When I was started ME Consulting, one of the biggest challenges was finding an accounting system that met my needs. To be honest, most of them have way too many bells and whistles for a one-person operation. This means your choices are pretty much limited to a few options, especially if you have a Mac. In the end, I selected Jumsoft’s Money – a little-known desktop software application.
Over the past few months, I’ve been looking for a number of online accounting systems, including Xero. Today, a new player officially enters the fray: Toronto-based Wave Accounting. It’s good to see a Canadian start-up getting in the market, especially one that seems to have lots of potential given how many applications are going into the cloud.
While I haven’t had much time to try Wave Accounting, first impressions are good. It’s relatively easy to set up, although the process to get up and going needs to be smoother. The service seems to have all of the necessary ingredients, including a way to send invoices.
The price structuring is flat at $19.99/month, although volumes discounts are offered for six and 12-month plans. In an ideal world, it would be good to see tiered-pricing to meets the needs of different sized companies – along the lines of what Xero and ClearBooks do. That said, the prices are reasonable, especially for small companies looking for an online service that lets multiple people access an accounting system.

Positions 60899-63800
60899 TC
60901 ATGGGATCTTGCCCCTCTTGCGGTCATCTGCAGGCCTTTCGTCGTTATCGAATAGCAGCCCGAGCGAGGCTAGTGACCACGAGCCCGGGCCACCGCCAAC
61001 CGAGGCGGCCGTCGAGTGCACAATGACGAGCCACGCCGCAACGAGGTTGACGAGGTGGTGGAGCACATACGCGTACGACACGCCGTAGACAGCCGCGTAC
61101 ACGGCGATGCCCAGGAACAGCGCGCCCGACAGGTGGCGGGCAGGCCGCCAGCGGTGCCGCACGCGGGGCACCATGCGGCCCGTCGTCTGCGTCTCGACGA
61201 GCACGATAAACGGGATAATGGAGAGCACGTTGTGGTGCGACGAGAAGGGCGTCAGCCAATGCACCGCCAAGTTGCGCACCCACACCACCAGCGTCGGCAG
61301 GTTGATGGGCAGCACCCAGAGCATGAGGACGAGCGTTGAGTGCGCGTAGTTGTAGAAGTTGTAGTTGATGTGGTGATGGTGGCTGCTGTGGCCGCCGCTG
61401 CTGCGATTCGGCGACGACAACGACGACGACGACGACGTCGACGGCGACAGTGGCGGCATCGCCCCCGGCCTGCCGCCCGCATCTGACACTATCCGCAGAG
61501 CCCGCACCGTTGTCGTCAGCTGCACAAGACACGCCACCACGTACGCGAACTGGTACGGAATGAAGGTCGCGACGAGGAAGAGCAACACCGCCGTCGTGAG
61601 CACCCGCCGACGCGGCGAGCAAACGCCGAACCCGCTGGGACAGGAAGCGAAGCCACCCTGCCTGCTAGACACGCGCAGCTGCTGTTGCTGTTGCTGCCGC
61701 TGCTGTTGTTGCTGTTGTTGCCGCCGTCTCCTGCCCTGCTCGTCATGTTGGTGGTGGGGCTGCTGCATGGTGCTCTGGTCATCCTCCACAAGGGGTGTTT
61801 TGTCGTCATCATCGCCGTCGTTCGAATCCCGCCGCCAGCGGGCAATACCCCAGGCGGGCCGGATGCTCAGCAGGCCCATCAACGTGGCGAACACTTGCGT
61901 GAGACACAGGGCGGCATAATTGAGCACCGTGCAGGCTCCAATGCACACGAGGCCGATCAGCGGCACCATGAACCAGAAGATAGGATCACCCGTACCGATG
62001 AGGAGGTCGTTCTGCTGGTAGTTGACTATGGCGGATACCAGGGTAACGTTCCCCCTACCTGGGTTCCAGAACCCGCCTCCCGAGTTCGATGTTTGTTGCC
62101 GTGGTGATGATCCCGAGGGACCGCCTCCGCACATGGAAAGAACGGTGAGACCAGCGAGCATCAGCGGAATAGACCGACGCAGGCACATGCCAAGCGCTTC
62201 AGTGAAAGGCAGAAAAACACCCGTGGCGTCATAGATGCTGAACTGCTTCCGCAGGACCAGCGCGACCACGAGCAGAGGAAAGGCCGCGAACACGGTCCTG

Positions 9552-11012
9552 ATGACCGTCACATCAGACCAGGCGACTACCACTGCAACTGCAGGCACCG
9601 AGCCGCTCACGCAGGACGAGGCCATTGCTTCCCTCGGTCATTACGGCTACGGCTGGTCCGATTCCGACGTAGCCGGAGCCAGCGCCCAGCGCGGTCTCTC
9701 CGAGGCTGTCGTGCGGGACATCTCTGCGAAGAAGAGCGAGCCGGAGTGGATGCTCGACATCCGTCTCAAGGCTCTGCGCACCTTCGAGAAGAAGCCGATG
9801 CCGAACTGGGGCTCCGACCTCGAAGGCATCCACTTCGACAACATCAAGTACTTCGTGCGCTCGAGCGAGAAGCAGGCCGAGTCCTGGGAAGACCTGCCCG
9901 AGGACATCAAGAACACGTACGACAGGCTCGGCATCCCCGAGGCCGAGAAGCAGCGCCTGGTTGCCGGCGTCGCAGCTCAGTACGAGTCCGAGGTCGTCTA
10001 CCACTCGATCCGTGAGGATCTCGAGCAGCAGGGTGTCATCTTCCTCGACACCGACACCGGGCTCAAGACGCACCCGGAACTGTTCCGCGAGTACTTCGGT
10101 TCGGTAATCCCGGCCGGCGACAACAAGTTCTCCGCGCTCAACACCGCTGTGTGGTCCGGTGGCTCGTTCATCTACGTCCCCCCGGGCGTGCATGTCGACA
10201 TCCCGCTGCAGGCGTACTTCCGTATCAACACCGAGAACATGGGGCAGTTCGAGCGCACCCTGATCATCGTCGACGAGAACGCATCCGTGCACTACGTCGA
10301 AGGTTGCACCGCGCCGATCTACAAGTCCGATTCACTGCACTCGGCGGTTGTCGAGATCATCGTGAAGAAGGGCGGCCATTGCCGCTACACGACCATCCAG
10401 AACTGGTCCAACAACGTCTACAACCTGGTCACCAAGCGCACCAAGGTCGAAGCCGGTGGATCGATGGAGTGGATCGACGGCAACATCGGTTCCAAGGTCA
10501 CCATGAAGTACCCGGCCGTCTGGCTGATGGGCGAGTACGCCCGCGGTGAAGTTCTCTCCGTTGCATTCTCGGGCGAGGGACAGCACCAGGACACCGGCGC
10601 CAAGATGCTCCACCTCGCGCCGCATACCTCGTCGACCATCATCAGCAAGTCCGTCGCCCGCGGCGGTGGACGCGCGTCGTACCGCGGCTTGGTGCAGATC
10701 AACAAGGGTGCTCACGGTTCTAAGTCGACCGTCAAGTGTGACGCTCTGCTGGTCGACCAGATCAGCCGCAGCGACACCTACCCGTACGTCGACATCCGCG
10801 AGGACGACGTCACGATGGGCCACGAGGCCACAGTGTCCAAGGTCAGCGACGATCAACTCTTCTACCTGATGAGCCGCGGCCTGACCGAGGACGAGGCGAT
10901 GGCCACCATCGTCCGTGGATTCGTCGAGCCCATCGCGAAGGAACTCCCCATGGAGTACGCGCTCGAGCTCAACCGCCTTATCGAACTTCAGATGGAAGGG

Kirk Simpson, one of Wave’s co-founders, said Wave was started because there’s a major opportunity for a service that meets the needs of small business owners – given 65% of them are using spreadsheets for at least part of the accounting needs.
The target audience, he said, is employees with five employees or less. “We don’t ever see ourselves going after mid and large size companies – ever,” he said. “They have customized needs that require a more robust solution. We see this solution working for both self-employed entrepreneurs and small companies with a few employees. Obviously our target market will be internet-savvy and that segment is constantly growing.”
Simpson believes the online accounting market is poised for major growth because smaller companies are looking for services that offer accessibility, collaboration, and automatic data back-up. And while there is competition from larger players, he contends they are just moving their desktop applications into the cloud as opposed to building true online services.
Moving forward, Wave plans to integrate its accounting service with other companies meeting the needs of small business owners. This includes invoicing (a partnership with Freshbooks would make perfect sense) and payroll management.
For anyone interesting in an online accounting system, Wave is definitely worth checking out. It offers a 30-day free trial that doesn’t require a credit card to register. Any data put into the system during the trial period can be exported if you decide not to buy it.